Monrovia Moves On
Fifty years after Monrovia moved its wholesale nursery operation from the city of Monrovia, Calif., to neighboring Azusa, it has sold a majority of the property and has begun moving propagation and plants to its other nurseries.
“Back in 1954 when Monrovia moved the nursery to Azusa, this area was primarily agricultural, with numerous commercial nurseries and citrus groves,” explained Dennis Connor, general manager. “By the 1990s Monrovia remained the only agricultural entity in a community that had grown tremendously in population. The nursery is now surrounded by homes, a college and shopping centers. It makes much more sense to locate our growing fields in an agricultural region of the state.”
Ten years ago, anticipating an eventual move out of Azusa, Monrovia purchased a large parcel near Visalia, Calif., which is about 200 miles north of Azusa. This nursery has about 400 acres in production and with the closing of Azusa, will expand by 200-300 acres. The climate is similar to Azusa, so Visalia is where Monrovia will grow plants suited to more temperate climates. The company’s Dayton, Ore., nursery (about 50 miles south of Portland) will expand by about 50 acres, and its La Grange, N.C., nursery by about 25 acres, growing some of the more cold-hardy crops.
Monrovia’s corporate headquarters will remain in Azusa, the same place that has served as the executive offices for 50 years. This will include senior management, marketing, human resources and finance. Three acres of gardens surrounding the office will remain as well.
Part of the Azusa nursery included about 100 acres in the neighboring city of Glendora, Calif. For the time being, that parcel will be used for propagation of some large volume crops. The tissue culture laboratory will be relocated to Oregon.
“We will still be growing the same volume of plants, and we see no change in our ability to deliver to our customers. About two-thirds of the plants we sell within California go to garden centers in Northern California, so the Visalia nursery is actually more convenient,” Connor noted.
The move affected 430 full-time craftsmen at the Azusa nursery. Each of those individuals was offered a transfer to any of the other locations, including an incentive and moving expenses. Understandably, some people cannot move due to family obligations, and they have been offered a generous severance package.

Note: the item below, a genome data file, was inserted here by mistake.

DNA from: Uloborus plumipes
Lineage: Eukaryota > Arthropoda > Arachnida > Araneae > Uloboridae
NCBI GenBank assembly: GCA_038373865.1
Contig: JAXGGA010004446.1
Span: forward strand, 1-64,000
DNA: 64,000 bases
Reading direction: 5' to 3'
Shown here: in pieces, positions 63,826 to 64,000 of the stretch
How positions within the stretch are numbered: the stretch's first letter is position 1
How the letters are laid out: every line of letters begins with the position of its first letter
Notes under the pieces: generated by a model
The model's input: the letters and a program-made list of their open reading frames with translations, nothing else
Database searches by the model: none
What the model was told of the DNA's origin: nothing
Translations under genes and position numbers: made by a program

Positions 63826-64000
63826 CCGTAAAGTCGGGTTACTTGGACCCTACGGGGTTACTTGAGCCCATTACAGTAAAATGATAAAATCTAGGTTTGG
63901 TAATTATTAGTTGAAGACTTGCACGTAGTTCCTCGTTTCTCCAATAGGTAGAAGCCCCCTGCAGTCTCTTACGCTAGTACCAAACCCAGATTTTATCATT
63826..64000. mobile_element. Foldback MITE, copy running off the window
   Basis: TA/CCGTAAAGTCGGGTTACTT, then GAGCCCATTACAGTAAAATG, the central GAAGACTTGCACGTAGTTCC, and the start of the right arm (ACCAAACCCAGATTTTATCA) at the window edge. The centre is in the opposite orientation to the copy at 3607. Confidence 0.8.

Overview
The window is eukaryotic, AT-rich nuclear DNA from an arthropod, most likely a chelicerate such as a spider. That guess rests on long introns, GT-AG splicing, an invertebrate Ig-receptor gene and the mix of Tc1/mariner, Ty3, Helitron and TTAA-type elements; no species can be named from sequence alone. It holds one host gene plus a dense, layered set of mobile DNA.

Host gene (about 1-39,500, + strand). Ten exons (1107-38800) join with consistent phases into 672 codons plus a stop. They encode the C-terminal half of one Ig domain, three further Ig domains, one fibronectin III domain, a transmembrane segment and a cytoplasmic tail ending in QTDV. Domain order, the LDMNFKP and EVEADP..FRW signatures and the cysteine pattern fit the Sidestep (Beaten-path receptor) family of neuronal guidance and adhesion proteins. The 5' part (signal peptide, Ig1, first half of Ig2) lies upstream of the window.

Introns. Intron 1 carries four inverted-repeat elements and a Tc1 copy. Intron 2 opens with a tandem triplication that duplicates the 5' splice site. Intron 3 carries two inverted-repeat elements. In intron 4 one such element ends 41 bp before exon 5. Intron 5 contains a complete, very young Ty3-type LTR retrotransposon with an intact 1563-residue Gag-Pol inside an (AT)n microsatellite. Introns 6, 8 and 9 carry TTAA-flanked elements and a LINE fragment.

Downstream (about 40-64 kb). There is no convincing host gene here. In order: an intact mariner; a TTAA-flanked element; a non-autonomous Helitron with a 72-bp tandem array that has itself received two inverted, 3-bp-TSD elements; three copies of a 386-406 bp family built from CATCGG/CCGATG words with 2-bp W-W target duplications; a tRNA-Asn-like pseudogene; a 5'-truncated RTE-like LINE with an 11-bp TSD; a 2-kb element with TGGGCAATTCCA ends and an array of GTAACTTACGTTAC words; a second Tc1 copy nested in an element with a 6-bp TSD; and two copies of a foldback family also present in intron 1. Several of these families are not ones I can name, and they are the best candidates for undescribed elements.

“At Monrovia, we refer to our workers as craftsmen,” said Connor. “The talented craftsmen who work at the nursery are highly skilled, and most have been with Monrovia for 20, 30 and even 40 years. We are very motivated to keep as many of these craftsmen within the Monrovia family as we can.”
The sale of the 500-acre property was finalized in September 2004. Development of the site and grading operations are expected to begin in the first quarter of 2005. It has been approved for development of 1,250 homes, 50,000 sq.ft. of retail, street improvements, a new K-8 school, numerous parks, a community recreation center, a new fire station, a transit center for future Foothill expansion of the Metro Gold Line, and street and slope landscaping.
“It is rare to find such a large parcel of land available for sale in a highly populated region in Southern California,” Conner said. “Developers were eager to purchase the entire parcel of land so they could develop more than just a few houses. Now they will be able to create an entire community.”
The move will occur in three phases: The first phase has begun, with the dismantling of buildings and equipment. This phase will be completed by April 1, 2005. Phase 2 will be completed by July 1, 2005, and the final phase, the propagation area, will be moved by December 1, 2005.
Monrovia worked closely with the City of Azusa and their Historical Commission to document the history of the property. A historical overview video was produced and photo library compiled. In addition, several of the historical structures, such as the headquarters building and the entry gates, will be preserved.